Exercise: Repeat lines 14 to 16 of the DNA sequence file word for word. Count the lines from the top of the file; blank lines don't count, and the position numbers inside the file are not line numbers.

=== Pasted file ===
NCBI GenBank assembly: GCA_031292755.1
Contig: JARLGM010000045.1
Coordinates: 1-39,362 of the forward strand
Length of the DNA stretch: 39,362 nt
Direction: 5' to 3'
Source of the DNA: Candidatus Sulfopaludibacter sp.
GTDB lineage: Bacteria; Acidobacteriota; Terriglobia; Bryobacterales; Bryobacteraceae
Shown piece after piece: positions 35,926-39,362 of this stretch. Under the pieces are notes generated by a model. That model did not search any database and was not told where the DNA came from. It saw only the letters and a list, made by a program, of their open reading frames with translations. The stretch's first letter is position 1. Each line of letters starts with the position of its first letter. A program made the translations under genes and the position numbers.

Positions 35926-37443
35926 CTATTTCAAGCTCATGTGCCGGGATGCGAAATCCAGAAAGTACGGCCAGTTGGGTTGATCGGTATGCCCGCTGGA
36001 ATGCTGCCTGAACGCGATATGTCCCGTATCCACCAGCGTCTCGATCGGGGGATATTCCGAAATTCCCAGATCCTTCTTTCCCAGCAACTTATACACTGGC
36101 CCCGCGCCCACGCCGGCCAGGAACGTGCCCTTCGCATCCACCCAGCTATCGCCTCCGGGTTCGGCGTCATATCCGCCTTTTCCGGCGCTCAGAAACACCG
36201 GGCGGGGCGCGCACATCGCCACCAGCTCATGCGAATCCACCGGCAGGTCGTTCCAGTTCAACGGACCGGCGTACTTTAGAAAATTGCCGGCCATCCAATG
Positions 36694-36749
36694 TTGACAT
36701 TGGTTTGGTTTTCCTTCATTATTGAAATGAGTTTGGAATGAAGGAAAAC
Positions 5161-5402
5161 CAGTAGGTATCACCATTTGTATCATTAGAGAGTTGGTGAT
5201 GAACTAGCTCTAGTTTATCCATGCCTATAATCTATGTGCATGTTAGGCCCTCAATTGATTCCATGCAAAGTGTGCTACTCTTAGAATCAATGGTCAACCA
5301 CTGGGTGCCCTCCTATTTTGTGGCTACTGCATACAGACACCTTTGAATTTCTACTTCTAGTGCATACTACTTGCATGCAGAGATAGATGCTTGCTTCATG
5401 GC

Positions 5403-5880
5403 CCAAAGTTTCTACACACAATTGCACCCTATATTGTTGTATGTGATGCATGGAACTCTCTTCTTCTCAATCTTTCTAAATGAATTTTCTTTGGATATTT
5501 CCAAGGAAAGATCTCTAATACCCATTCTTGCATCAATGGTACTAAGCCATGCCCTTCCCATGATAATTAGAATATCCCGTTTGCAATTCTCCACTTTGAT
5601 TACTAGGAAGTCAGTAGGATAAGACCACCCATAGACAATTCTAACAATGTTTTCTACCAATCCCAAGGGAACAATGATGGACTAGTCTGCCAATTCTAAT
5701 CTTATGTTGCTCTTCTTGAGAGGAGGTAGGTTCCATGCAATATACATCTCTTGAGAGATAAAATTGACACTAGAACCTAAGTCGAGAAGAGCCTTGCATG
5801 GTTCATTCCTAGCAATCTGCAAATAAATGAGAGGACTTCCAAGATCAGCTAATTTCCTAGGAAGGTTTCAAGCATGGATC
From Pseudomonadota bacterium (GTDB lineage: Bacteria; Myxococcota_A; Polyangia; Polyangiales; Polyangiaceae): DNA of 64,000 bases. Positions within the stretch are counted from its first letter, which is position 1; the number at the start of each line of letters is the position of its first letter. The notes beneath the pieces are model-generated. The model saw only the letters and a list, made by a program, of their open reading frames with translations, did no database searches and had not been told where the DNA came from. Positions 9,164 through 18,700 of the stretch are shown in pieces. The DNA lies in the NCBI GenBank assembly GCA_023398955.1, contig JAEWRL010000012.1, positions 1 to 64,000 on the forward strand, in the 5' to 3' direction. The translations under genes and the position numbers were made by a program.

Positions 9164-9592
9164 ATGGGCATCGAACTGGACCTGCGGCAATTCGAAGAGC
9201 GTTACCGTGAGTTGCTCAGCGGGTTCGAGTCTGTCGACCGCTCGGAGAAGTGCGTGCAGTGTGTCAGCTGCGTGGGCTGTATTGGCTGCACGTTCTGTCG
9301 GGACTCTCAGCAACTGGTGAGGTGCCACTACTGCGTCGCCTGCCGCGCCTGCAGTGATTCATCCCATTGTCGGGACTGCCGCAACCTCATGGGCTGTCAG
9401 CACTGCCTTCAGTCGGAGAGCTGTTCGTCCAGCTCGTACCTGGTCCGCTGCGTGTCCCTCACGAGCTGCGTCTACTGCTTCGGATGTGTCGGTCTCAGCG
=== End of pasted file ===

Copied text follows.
Positions 36694-36749
36694 TTGACAT
36701 TGGTTTGGTTTTCCTTCATTATTGAAATGAGTTTGGAATGAAGGAAAAC